Sufferer calls for recognition of Lyme disease

A BALLARAT women is battling a debilitating disease, which some Australian doctors refuse to recognise could be the cause of her pain. 

While doctors continue to argue about the existence of the bacteria causing Lyme disease in Australia, Julieanne Ditchfield has been suffering since she first become ill in May 2011.

“It just felt like a big enormous dose of the flu,” she said 

“I just did what I normally do and went and got antibiotics.”

However, months later the symptoms had not gone away and doctors were unable to discover what was wrong and Ms Ditchfield was bedridden.

She lost 12 kilograms in six weeks, suffered from a cardiac arrhythmia attack, a stroke-like attack and also had a three-month hospital stay. 

Ms Ditchfield was given a false diagnosis of motor neurone disease and undertook an expensive blood test, which came back positive for Lyme disease. 

Julieanne Ditchfield is struggling to have her diagnosis of Lyme disease acknowledged. PICTURE: JUSTIN WHITELOCK

Julieanne Ditchfield is struggling to have her diagnosis of Lyme disease acknowledged. PICTURE: JUSTIN WHITELOCK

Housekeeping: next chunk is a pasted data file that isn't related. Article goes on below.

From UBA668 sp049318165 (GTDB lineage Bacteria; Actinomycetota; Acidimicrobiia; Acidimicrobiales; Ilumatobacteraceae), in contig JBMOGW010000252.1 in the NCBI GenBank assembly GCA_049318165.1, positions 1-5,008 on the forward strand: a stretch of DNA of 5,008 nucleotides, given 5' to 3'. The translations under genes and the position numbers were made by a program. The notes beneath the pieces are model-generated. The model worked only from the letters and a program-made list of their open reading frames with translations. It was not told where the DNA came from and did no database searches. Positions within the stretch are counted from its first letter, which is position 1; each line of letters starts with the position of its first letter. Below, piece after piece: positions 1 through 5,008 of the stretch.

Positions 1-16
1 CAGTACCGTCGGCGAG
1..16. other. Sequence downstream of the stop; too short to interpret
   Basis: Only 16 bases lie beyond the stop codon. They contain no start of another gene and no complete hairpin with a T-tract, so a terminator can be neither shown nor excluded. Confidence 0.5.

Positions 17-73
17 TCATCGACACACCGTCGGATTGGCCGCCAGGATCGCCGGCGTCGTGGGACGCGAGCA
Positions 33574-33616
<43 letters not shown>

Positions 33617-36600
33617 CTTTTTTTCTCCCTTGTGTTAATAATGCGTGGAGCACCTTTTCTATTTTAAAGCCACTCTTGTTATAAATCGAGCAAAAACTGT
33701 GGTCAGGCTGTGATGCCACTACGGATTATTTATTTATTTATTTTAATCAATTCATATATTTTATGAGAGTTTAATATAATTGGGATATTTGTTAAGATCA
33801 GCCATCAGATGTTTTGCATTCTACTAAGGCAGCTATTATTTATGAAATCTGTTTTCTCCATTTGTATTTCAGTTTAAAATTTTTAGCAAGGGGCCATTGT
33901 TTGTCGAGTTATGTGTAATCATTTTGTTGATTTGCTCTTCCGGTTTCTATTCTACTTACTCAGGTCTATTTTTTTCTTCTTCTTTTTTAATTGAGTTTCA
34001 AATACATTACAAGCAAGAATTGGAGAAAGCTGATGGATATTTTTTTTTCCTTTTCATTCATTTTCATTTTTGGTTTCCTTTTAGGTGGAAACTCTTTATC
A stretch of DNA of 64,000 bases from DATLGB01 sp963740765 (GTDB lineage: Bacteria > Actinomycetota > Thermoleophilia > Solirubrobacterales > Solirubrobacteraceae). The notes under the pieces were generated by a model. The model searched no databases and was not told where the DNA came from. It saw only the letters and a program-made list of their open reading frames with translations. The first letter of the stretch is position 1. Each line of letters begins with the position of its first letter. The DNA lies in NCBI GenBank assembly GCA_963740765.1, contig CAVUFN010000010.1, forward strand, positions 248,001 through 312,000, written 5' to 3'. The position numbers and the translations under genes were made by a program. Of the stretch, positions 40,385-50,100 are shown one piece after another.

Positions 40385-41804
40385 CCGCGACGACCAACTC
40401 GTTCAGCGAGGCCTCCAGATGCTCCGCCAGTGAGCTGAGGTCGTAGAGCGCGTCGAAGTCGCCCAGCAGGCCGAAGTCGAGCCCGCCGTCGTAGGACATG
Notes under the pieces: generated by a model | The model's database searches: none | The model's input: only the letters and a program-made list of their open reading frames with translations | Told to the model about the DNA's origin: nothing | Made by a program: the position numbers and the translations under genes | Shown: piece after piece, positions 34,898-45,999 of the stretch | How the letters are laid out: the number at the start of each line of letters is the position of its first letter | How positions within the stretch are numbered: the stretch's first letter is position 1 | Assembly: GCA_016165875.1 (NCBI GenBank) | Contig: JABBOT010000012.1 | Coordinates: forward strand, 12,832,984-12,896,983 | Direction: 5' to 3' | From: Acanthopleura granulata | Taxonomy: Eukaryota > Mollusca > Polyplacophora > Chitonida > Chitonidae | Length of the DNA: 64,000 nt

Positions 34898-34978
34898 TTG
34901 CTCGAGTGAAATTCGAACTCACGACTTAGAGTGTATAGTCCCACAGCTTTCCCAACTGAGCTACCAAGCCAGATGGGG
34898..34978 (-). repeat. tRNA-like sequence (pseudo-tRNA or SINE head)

This test was not recognised by some doctors, who labelled it as a false positive.

Ms Ditchfield has never left Australia, which has added to the confusion surrounding the disease and raises the possibility of it originating in Australia. 

She said few doctors in Australia knew enough about the disease to provide a detailed treatment plan so she sees a naturopath and focuses on keeping herself healthy. 

The disease can cause a myriad of problems for patients. Ms Ditchfield now uses a walking frame. 

However, she believes in the previous two years there has been better acceptance of the disease. 

“We just want validation to start with. There is not a blanket cure because there are so many different people with so many different symptoms,” she said. “We want recognition and we want more of the public educated and asking for the tests.” 

This slow change has led to Australia’s Chief Medical Officer, Professor Chris Baggoley, establishing a clinical advisory committee.

Professor Baggoley said conclusive discovery in Australia of the bacteria that could cause Lyme disease had yet to be made.

“While the diagnostic uncertainty across the medical community is not ideal, the continued search for evidence for a causative organism is the only way that this uncertainty can be resolved,” he said. 

“In the meantime, doctors must always use their best clinical judgement as to the cause of any illness their patients may be experiencing and act accordingly.” 

A rally will be held next month to raise awareness of the disease. It will be at Federation Square in Melbourne on May 17 between 10am and 4pm.


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